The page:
Out of the barrens and back into the woods, the grand entrance to Ballynahinch Castle crosses a one-lane stone bridge, and into another era. This sprawling landmark doubles as an art gallery, with old local photos and paintings lining a mile of walls. Defining quietude, enchanting riverside trails pass lakes, cross pedestrian bridges, and antique cottages. It’s Ireland’s Vermont. Rounded mountains loom over this lush river valley that’s a fly-fishing heaven for the fisherman we met on hikes, who were going after wild Atlantic salmon and brown trout. For some, this is the royal fishing lodge.
Built by one of the 14 original tribes of Galway who reigned during the 13th to 19th centuries, it has been a hotel for 65 years. The slow-roasted serenity followed us inside: peat fires warm the lobby and an old-style pub serves roast woodcock. Mom delivers an old book from the library along with a hand-pulled brew—a trusted formula in this benign beacon for poets, writers, and painters.
After reading The Irish Times and The Irish Independent cover to cover, mom looked up and asked, “Time for a hike?” En route, on a bridge over the untroubled Owenmore River, we met Noell, one of the castle’s historians. After his Gaelic-infused lecture on clan and tribe infighting, we continued our riverside hike, holding hands for safety like I did with my daughter before “kindergarten cool” set in. Hand holding, throughout our lives, says everything without words.
Back in our riverside suite, I watch mom sleep peacefully and feel at peace myself. It occurs to me that I’ve seldom seen her in dreamland and how much she must have enjoyed watching her toddlers sleep. The next morning she awoke first. When I opened my eyes, she asked, “Could it be possible that my watch is going slower here?”
Mom’s journey from a convent runaway to Manhattan ultimately led her to my dad, an avid birdwatcher. She relied on a few supposedly Irish traditions to keep her sons in line, including washing our mouths out with soap for swearing and attempting to use a wooden spoon on our behinds—a course of punishment rendered fruitless by a fugitive dance around the dining room table. But it certainly wasn’t all tough love. An Irish relative, Sister Eileen, visited us when I was nine. She pinch-hit for mom as a bodyguard, deflecting older brother attacks. She also never minded when I waltzed into her room unannounced when she was sans habit. And, she didn’t notice my English-descended, Thoreau-loyal father peering curiously at her when she prayed before every meal.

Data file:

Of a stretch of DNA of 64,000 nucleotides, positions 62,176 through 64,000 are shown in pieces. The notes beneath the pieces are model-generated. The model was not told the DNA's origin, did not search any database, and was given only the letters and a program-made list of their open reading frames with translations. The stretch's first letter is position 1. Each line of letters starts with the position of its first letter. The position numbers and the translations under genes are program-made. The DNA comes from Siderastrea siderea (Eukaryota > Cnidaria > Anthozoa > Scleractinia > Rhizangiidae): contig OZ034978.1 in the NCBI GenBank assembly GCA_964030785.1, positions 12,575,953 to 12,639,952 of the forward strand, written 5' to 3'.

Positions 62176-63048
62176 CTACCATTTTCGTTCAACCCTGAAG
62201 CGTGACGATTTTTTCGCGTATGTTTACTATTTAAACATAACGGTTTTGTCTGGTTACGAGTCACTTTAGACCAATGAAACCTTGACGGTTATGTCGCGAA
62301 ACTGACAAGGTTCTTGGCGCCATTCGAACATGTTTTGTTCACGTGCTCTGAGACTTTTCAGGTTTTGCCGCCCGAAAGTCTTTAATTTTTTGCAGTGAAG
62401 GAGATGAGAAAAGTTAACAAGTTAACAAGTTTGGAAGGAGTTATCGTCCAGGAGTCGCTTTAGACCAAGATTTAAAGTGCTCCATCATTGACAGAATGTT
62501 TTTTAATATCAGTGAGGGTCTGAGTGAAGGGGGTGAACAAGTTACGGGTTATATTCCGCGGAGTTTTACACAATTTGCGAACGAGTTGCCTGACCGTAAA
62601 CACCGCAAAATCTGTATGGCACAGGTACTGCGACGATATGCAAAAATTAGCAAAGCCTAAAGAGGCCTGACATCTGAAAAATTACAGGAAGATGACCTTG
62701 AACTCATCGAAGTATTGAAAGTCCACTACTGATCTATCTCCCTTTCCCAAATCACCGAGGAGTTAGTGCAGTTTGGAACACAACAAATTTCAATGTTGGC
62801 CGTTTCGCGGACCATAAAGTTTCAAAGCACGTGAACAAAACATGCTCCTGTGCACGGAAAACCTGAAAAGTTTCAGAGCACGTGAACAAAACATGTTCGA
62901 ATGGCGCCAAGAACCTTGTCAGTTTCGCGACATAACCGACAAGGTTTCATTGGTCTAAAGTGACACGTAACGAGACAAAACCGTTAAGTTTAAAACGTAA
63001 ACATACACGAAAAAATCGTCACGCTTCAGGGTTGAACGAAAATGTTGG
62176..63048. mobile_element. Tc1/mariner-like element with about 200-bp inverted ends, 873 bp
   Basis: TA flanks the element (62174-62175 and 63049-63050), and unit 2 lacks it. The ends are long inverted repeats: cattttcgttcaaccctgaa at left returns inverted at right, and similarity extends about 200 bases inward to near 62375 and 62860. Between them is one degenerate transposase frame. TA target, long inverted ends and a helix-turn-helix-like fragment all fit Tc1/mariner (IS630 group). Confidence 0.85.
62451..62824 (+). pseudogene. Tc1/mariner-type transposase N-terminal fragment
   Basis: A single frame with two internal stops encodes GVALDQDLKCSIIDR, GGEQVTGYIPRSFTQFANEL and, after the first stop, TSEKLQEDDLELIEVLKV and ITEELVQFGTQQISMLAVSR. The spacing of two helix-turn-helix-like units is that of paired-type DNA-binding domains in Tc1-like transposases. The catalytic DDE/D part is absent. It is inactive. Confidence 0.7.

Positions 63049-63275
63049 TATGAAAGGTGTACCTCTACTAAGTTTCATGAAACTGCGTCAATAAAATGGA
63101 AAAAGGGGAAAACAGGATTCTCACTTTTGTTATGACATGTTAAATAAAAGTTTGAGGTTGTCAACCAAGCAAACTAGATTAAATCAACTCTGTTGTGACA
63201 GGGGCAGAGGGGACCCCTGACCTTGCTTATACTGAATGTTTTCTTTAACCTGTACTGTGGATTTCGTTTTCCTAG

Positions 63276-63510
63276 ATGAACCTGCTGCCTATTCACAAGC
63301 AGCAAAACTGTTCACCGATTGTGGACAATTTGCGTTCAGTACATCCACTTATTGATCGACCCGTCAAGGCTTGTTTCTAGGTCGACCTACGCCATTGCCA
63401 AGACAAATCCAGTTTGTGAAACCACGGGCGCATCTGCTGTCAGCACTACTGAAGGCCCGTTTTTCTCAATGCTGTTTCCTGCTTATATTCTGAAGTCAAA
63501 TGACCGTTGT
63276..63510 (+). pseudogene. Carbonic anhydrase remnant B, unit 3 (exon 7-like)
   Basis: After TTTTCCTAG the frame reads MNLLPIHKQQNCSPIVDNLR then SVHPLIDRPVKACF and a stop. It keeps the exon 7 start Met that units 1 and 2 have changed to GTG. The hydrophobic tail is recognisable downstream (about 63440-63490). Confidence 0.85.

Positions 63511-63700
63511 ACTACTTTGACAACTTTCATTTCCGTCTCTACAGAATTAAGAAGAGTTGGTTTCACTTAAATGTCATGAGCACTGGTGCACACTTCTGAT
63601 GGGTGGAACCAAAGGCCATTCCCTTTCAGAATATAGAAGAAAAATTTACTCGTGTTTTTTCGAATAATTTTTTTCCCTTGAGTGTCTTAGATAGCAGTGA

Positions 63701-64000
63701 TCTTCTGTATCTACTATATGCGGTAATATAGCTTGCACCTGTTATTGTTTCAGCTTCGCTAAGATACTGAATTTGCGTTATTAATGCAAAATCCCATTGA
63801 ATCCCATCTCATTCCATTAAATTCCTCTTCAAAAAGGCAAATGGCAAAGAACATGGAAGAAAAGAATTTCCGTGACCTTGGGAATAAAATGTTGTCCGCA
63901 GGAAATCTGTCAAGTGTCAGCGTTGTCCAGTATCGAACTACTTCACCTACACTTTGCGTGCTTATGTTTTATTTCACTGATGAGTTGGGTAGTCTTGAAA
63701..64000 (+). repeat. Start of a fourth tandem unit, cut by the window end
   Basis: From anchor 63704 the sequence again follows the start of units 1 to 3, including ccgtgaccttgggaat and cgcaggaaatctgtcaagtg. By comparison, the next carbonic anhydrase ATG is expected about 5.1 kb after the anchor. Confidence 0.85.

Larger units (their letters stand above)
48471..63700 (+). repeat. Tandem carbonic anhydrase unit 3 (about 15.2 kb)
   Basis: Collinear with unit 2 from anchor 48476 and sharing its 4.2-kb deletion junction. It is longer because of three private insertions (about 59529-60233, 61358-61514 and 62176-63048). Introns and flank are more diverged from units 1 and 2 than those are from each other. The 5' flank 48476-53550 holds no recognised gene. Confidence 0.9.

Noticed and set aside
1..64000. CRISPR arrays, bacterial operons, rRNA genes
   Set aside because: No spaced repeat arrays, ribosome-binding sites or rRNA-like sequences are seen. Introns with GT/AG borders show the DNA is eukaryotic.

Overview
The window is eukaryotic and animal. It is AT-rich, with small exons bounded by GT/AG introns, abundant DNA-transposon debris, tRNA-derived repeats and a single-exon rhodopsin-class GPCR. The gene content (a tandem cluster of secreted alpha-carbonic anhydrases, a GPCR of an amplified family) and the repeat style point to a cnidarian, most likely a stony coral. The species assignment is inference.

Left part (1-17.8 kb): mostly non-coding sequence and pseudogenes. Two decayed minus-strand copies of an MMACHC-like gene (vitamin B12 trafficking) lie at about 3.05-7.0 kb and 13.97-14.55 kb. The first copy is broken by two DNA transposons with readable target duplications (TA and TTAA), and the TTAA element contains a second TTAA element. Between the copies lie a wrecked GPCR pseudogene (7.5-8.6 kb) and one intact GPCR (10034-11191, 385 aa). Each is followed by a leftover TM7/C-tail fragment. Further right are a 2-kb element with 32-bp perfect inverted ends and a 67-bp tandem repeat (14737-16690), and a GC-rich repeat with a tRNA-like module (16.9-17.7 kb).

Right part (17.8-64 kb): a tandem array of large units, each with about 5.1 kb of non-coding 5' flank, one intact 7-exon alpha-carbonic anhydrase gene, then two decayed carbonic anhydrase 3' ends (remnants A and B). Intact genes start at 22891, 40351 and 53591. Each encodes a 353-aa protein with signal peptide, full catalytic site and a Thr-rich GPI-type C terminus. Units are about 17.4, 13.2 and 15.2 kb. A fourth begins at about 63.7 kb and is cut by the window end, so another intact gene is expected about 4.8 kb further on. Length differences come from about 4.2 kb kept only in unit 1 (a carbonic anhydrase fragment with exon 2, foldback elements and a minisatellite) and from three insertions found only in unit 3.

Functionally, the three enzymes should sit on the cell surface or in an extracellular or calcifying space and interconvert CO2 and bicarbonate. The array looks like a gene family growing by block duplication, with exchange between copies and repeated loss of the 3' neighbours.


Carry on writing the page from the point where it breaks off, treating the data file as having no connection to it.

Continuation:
With castle magic in the rear-view mirror, we steered for the City of the Tribes. In one of Galway’s many inviting pubs, a patron commented on the current state of Ireland: “No texts, tweets, or emails coming from above or below—so live now.” That said, Irish nuns, and nuns the world over, are still doing work that most don’t consider: running orphanages and caring for the homeless. Many nuns and priests in today’s Ireland are from South America, Africa, and the Caribbean. “They take on Irish accents,” that same pub philosopher swore, clinking my mug with his.
A Different Kind of Charity
Though my mom never became a nun, her charitable nature was a given. My earliest memories of her include righting environmental wrongs, driving disabled seniors to their medical appointments, and never giving up on integrating black and white students in the divisive late 60s and early 70s. Before moving to the next town, we lived in Hempstead, NY, a predominantly African-American town that lived the Black Power Movement. She shared her heart—as well as clothes, lunches, and time for tutoring. Nobody ever had to define this undercover nun’s “mission.”
Goodwill must be passed on. My grandfather, a former Irish Republican Army captain, owned an Irish pub on New York’s Upper West Side. The mahogany bar was the city’s longest and an Irish Mecca for immigrants just off the boat in search of work. He paid for the burials of down-on-their luck patrons destined for anonymous burials in the “Potter’s Field.”
Ireland is proof that pride needs no flag, and that magic cons reality. An island reminding us to unfold our days like maps, understanding that we rarely refold them the same way. If life is a slowly evolving painting, Irish brushstrokes spread lasting memories. I continued the dandelion bouquet ceremonies until I was seven and literally picked up where I left off this past Mother’s Day. While strolling by one of Ashford Castle’s gardens, we chanced upon another patch of pretty weeds. I picked a bouquet of bluebells—dainty purple wildflowers flopping off green stems—presented them, and thanked her for letting me roam out of bounds. In a glorious ancient setting, but now only partially beholden to an ancient text, she’s blessed by that slightly wild streak that inspired her journey…and mine.
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If you go:
Discoverireland.com is an amazing resource including suggested itineraries, festivals, and events.